Data Center Cold Wars — Part 1: Air-Cooling Versus Single-Phase Immersion Cooling

Air-Based Cooling vs. Liquid-Based Cooling

Submitted by Michael Isberto, Colocation America
On: November 20, 2018 Comments: 0

Data centers are an important part of the world we live in, and those who work in the business know the importance of cooling this ecosystem. The servers that hold all of our vital data run 24 hours a day and 7 days a week at extremely excessive rates. The debate for which method cools servers best will continue to be an important topic. This article will take a look at how cooling systems have changed over the years and compare the differences between liquid vs air cooling.

Liquid vs Air Cooling

There are two conventional ways to cool a data center: air-based cooling and liquid-based cooling. The first method within air-based cooling is the “Cold Aisle/Hot Aisle” system. This idea is fairly simple and focuses on separating the cold air from the hot air. The way this is done is by facing the cold sides of the server cabinets away from the hot sides. This produces a cooling convection system where the server cabinets can cool themselves. This convection system isn’t always efficient, so the data center managers need to push more cold air into rooms.

Another air-based system is called “cold or hot air containment.” This method advances the cold aisle/hot aisle method by actually containing the servers, so the hot and cold air don’t mix. Driving the air directly from the CRAC unit helps achieve this method. Although this system works satisfactory—this method still has problems with hot spots within the server.

The last system within the realm of air-based cooling is “in-rack heat extraction.” This system aims to accomplish the same goal of eliminating hot air from the server racks but does so by adding cooling compressors and chillers right into the rack.

Air-based methods are an older technology. Some data centers have found it more cost effective to use the newer liquid-based systems of cooling. The first method within liquid-based cooling is “water-cooled racks.” This method uses water to cool along the hot side of the cabinet bringing the temperature down. The water is confined within basins and flows from tower pumps through pipes alongside the servers, but does not touch the components of the servers. The water-cooled racks system works very well, but still has the dangerous possibilities of leaks.

The Future: Immersion Cooling

The last method we will go over is “liquid immersion cooling” system. This method actually has severs submerged into a liquid coolant which cools the components down. GRC has patented this method of cooling technology.

Besides Microsoft’s underwater data center, “Project Natick,” and Iceland’s concept data skyscraper in the middle of an ice field, there hasn’t been many advancements in the data center cooling world.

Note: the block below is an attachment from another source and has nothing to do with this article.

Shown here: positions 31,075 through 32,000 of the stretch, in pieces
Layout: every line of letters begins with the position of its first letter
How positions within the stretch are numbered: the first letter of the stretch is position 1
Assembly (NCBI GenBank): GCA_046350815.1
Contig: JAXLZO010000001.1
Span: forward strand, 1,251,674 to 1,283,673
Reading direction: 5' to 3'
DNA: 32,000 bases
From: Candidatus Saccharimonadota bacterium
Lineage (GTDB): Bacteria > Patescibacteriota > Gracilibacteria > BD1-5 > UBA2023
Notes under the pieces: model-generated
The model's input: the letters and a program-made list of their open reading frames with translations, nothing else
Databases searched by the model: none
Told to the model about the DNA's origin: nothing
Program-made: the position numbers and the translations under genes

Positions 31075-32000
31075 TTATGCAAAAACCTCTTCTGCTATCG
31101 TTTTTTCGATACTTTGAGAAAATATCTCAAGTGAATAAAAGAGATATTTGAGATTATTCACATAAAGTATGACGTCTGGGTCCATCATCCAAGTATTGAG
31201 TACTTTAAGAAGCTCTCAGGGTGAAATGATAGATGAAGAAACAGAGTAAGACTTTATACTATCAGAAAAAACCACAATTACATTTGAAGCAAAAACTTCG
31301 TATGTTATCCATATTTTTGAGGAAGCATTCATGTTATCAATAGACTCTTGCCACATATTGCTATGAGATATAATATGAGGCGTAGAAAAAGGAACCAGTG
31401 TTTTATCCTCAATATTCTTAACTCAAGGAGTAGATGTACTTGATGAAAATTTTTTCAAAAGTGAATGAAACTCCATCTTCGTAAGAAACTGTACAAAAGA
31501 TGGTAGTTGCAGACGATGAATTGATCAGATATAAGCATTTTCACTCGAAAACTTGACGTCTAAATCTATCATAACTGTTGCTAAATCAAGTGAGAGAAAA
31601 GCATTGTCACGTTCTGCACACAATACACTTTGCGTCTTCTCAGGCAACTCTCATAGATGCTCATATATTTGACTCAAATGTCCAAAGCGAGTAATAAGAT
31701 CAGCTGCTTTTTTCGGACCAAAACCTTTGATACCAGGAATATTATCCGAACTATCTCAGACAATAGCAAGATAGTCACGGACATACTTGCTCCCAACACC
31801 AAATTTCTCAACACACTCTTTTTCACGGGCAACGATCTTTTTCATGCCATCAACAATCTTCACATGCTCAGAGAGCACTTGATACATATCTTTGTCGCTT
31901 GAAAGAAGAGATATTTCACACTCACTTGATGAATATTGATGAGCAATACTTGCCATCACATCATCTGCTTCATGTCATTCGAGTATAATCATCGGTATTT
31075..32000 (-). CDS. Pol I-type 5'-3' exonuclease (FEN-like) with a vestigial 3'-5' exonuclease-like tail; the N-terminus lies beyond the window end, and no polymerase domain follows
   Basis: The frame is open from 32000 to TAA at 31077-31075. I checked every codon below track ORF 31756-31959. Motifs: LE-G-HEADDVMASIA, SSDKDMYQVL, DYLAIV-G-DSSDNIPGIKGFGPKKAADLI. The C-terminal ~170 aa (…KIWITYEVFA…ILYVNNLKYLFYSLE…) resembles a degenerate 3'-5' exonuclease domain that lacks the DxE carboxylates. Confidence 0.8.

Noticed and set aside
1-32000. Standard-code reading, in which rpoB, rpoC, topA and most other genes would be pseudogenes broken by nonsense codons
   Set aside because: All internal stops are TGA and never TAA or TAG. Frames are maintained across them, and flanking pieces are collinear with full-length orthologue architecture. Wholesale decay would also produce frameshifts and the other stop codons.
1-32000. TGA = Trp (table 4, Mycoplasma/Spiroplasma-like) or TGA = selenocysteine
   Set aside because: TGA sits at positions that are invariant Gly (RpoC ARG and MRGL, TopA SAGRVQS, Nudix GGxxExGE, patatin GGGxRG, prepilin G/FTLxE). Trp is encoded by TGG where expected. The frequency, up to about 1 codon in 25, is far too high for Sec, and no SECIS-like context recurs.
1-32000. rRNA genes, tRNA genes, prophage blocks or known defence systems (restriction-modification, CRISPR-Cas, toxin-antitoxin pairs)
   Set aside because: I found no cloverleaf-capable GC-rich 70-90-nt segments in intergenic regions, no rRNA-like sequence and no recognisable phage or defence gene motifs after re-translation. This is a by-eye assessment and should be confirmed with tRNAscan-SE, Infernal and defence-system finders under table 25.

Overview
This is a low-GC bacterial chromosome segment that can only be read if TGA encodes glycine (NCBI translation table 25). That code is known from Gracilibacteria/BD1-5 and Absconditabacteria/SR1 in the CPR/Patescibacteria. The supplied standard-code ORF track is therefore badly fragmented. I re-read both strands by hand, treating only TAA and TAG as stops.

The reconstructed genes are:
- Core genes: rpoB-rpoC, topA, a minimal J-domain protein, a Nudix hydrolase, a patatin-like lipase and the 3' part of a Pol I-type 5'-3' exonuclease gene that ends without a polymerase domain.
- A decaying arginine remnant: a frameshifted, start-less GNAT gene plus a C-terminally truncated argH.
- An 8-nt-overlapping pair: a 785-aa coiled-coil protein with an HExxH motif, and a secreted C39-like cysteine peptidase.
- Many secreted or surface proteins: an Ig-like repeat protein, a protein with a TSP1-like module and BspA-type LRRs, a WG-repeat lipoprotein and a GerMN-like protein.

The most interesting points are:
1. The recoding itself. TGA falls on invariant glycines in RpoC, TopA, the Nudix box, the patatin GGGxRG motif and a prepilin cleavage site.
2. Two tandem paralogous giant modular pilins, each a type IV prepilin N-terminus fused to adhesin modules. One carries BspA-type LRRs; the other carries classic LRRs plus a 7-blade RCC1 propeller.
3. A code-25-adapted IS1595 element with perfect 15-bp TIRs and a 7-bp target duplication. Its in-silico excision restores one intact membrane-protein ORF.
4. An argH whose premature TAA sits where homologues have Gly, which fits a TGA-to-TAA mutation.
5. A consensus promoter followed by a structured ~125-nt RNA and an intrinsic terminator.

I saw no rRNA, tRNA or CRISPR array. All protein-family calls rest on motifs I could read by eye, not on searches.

Many data centers are still using traditional air-based systems. We may never get to store our important data in an underwater data center or a skyscraper tower in the middle of Iceland, but GRC’s Cooling solution is groundbreaking and can offer efficiency improvements compared to the traditional air-based technology. We have a patented liquid immersion cooling technology called ELECTROSAFE™ that breaks through the limitations of other methods to deliver a dramatic improvement in data center performance and economics.

Immersing servers in liquid has shown to improve rack density, cooling capacity, data center design, and location options. Our proven, highly flexible and simple design makes it easy to quickly build and run a super-efficient operation and respond rapidly to business demands, without over-provisioning.

It’s the most efficient cooling system on the market for any data center operation – including yours.

Electrosafe™ has far greater heat retention than air—1,200x more to be exact. Which means it would take 1,200 times the amount of heat to raise the temperature of the liquid. Giving users 10-20% server load reduction, and a total peak and average power reduction of 50%. Potentially cutting data centers costs by up to 50%.


Our important data may never be stored in an underwater data center or in a skyscraper in the middle of Iceland, but immersion cooling can definitely be a great option for all to consider when storing and protecting one’s data. Many people believe that data will be the currency of the future. If it isn’t already—data will be considered similar to gold and will be taken care of as such. The most valuable companies are no longer Texaco and Standard Oil but are shifting towards data-rich companies such as Apple and Google. In more ways than it is now, our world will inevitably be data-driven. You should be at the forefront of this coming trend and know your options when it comes to storing data. Immersion cooling is the present and the future.

This article was written by Michael Isberto. Isberto is the Blog Director and Content Writer for Colocation America. He received his B.A. in Communication Studies with an emphasis in Public Relations at CSUSB. Isberto is a Communication professional with additional experience in Public Relations, Marketing, and Social Media.

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